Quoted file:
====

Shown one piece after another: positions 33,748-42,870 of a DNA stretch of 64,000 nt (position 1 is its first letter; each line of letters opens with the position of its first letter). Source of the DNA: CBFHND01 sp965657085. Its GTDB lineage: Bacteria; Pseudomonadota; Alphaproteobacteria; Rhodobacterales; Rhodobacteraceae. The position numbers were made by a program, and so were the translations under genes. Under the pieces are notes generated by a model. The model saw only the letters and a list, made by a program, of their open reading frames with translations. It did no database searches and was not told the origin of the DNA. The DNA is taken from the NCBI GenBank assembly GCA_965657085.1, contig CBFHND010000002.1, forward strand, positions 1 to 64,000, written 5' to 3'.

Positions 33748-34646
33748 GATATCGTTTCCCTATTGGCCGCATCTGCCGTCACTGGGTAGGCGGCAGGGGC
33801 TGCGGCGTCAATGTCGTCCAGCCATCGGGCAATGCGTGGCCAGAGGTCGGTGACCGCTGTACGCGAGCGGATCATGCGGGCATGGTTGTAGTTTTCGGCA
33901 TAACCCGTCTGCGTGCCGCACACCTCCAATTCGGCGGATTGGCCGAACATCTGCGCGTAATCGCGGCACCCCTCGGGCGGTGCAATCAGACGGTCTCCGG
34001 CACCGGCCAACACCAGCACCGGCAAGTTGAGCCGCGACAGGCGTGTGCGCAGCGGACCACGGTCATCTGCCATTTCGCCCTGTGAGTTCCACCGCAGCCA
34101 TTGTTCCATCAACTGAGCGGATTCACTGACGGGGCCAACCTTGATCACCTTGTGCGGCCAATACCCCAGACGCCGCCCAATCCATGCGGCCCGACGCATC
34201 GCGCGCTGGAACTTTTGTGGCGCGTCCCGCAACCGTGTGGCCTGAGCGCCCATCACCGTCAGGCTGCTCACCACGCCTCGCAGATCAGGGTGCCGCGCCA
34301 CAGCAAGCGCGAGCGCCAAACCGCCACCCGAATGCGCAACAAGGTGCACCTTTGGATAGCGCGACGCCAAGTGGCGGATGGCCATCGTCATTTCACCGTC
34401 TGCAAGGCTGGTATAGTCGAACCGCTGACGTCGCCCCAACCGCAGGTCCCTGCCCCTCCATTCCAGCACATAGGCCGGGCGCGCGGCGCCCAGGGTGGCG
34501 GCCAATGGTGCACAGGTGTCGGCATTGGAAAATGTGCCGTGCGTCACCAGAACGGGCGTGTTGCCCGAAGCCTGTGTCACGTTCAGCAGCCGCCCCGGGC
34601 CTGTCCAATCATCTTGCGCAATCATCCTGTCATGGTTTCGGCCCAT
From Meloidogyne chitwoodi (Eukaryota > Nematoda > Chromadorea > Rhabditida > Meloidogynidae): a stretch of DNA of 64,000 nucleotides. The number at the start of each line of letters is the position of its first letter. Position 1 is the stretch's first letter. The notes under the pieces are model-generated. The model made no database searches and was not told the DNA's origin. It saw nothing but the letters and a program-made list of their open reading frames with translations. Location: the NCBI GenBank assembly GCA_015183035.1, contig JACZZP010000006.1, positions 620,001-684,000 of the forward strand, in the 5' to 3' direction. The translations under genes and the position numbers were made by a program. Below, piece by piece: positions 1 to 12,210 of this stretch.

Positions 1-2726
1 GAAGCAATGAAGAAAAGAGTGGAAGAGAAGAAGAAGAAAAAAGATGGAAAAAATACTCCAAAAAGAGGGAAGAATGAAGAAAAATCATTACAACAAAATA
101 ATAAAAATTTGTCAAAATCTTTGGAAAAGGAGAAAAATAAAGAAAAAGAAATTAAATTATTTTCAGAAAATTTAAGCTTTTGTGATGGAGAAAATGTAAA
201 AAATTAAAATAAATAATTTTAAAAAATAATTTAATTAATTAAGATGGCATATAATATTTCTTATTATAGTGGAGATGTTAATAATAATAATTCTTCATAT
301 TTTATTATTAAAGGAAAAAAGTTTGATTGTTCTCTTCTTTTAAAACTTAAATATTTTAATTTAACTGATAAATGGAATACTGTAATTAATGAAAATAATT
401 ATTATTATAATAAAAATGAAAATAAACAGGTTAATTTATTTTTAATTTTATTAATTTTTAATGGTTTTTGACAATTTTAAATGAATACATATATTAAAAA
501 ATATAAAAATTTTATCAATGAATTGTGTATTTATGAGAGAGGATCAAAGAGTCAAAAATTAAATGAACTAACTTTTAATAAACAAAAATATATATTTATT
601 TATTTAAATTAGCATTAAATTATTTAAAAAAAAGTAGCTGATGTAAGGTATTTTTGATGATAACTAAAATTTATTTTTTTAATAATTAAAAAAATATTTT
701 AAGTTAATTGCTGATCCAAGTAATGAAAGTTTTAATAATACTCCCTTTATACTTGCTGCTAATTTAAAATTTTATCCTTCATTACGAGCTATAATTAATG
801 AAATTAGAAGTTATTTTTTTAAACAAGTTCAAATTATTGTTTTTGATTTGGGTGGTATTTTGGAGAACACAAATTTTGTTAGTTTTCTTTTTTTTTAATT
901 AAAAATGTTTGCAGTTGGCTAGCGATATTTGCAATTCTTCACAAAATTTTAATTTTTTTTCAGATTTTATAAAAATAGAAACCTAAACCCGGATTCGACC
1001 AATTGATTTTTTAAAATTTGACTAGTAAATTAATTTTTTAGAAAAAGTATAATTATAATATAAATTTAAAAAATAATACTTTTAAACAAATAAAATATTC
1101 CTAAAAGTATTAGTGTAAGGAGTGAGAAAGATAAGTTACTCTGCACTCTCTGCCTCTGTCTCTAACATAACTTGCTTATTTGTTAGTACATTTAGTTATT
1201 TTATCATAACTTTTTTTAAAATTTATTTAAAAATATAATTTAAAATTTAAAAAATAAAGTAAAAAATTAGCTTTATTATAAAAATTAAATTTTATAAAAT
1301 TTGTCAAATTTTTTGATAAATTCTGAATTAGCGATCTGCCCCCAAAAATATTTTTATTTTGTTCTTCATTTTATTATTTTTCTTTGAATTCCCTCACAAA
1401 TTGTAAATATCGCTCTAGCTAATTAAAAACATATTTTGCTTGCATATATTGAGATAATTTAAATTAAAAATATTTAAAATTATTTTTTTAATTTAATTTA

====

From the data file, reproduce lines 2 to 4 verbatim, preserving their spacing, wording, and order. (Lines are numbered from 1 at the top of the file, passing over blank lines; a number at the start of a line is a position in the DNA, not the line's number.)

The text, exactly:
Positions 33748-34646
33748 GATATCGTTTCCCTATTGGCCGCATCTGCCGTCACTGGGTAGGCGGCAGGGGC
33801 TGCGGCGTCAATGTCGTCCAGCCATCGGGCAATGCGTGGCCAGAGGTCGGTGACCGCTGTACGCGAGCGGATCATGCGGGCATGGTTGTAGTTTTCGGCA